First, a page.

EDITOR’S NOTE: Muddy River News has received permission to reprint reviews and chapters from the book, “Taming the Upper Mississippi: My Turn at Watch, 1935-1999,” written by Janice Petterchak. The book reflects on flood protection, navigation and the environment on the upper Mississippi River through the eyes of Quincy engineer William H. Klingner.
Bill Klingner was an amazing visionary, engineer and planner.
Growing up, his brothers often said he got out of a lot of chores on the farm. His mother would say, “Leave Bill alone. He is thinking.”
Bill made his own toy cars and tractors, complete with working steering mechanisms made of tin cans and wood scraps from the farm. As an adult, Bill always was sketching ideas and planning for future engineering needs.
He was born in 1912, and he died in 1999. He has been gone for almost 22 years, but his engineering firm is still working on some of his project ideas — such as flood control for the Upper Mississippi River and a trail system along Cedar Creek in Quincy, first developed as a concept by him in 1946 that now carries his name.
He also was a conservationist. After graduating from engineering school at University of Missouri in 1935, Bill worked with the Civilian Conservation Corp U.S. Government Design and Supervision of Soil and Water Conservation Projects to improve drainage and erosion from St. Louis to Rock Island. He became a partner in the Quincy engineering/surveying firm McCann and Klingner in May 1936, then became sole proprietor in 1949, forming W.H. Klingner & Associates.
Bill designed numerous small-town water and sewer systems throughout western Illinois and northern Missouri. The Missouri Department of Conservation said years ago he was the only engineer in private practice who they were aware of that ever, on his own dime, went back on lake reservoir designs to evaluate and confirm his estimation on sedimentation rates.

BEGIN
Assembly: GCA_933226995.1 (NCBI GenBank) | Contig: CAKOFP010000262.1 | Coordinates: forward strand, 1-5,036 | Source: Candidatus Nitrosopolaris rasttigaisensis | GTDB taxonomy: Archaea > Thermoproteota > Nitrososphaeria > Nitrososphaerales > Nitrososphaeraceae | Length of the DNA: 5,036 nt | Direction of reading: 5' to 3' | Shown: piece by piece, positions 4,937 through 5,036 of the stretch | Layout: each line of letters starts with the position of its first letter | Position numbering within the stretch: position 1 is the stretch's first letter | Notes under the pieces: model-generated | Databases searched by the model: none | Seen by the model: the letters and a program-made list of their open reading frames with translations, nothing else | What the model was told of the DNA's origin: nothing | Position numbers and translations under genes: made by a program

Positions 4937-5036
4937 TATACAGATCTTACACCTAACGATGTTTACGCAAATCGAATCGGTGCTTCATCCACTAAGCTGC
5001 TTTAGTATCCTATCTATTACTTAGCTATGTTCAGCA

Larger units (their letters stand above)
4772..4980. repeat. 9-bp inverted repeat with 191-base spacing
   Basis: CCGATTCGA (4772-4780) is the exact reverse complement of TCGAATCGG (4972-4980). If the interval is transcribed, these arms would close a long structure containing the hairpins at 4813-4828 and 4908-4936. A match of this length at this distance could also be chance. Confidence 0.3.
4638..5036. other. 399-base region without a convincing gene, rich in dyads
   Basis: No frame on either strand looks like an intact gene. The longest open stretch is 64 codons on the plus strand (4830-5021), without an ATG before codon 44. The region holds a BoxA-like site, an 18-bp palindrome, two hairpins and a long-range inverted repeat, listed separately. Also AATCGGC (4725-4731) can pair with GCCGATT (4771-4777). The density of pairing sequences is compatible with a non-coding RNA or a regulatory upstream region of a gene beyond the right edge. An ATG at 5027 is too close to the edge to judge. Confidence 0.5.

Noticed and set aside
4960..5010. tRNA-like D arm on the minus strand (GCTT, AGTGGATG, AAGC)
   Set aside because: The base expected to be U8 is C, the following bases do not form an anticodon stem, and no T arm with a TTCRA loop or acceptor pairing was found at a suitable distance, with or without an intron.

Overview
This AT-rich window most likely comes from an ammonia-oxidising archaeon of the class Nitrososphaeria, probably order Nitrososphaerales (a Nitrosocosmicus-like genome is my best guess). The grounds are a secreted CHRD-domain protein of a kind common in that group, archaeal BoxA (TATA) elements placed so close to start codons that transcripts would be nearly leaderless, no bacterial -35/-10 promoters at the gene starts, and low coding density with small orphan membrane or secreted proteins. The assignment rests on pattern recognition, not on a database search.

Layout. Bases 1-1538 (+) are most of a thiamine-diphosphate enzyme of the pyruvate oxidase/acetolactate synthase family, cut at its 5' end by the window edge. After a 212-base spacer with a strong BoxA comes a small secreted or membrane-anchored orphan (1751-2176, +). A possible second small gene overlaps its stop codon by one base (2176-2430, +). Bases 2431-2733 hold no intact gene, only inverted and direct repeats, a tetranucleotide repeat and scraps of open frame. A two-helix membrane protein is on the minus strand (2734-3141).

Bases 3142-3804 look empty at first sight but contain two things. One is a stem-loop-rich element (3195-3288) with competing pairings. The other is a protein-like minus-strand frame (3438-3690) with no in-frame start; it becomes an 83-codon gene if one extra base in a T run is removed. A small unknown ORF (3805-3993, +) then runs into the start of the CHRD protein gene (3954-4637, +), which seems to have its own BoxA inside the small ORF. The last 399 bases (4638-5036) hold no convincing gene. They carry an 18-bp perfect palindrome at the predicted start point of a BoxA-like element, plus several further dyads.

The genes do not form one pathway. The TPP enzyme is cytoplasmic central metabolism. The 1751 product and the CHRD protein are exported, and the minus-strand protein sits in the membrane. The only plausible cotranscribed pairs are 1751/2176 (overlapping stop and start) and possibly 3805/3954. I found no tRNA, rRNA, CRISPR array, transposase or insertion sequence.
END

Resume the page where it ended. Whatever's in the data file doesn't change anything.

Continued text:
His 1960-era design for the Sny Island Levee Drainage District sedimentation basins have far outlived the design criteria and still function today. His 1940s-era pump station for Indian Grave District, which used Army surplus equipment, still functions today. His 1969 pump station near New Madrid, Mo., was recognized by the Lower Mississippi Flood Control Association as the most efficient pump station on the Lower Mississippi River.
Bill developed an agricultural pump station technique of sizing the discharge pipe and pumping velocity to establish a natural siphon from inside the levee district to the river, greatly reducing the energy used in pumping. According to the Corps of Engineers research center in Vicksburg, only a few engineers in the nation fully understand this technique and have replicated it.
Bill also was an early preservationist. Although he worked for improvements and to design new engineering works, he also wanted to maintain the fine work of our forefathers. Bill kept and restored the 100-year family farm in Fair Grove, Mo. He also bought a farm near Unionville, Mo., and restored the oldest log cabin in Putnam County, Mo., which sits on grounds once used as a Union training camp.
As engineer for the Quincy Park District from its inception in 1946 to 1997, he advised the organization to keep the Villa Katherine and perform periodic repairs so it could be rented and eventually fully restored. Bill also advised the Quincy Park District to keep South Park and the River Bluff Parks as originally designed, encouraging maintenance of the historic features.
Bill bought one of the first Quincy homes placed on the national register, the Robert Gardner Home at 613 Broadway, to restore and use as an office. He further volunteered work to maintain the Lorenzo Bull House, which housed the Women’s City Club.
Quincy would not be Quincy as we know it today without Bill Klingner.
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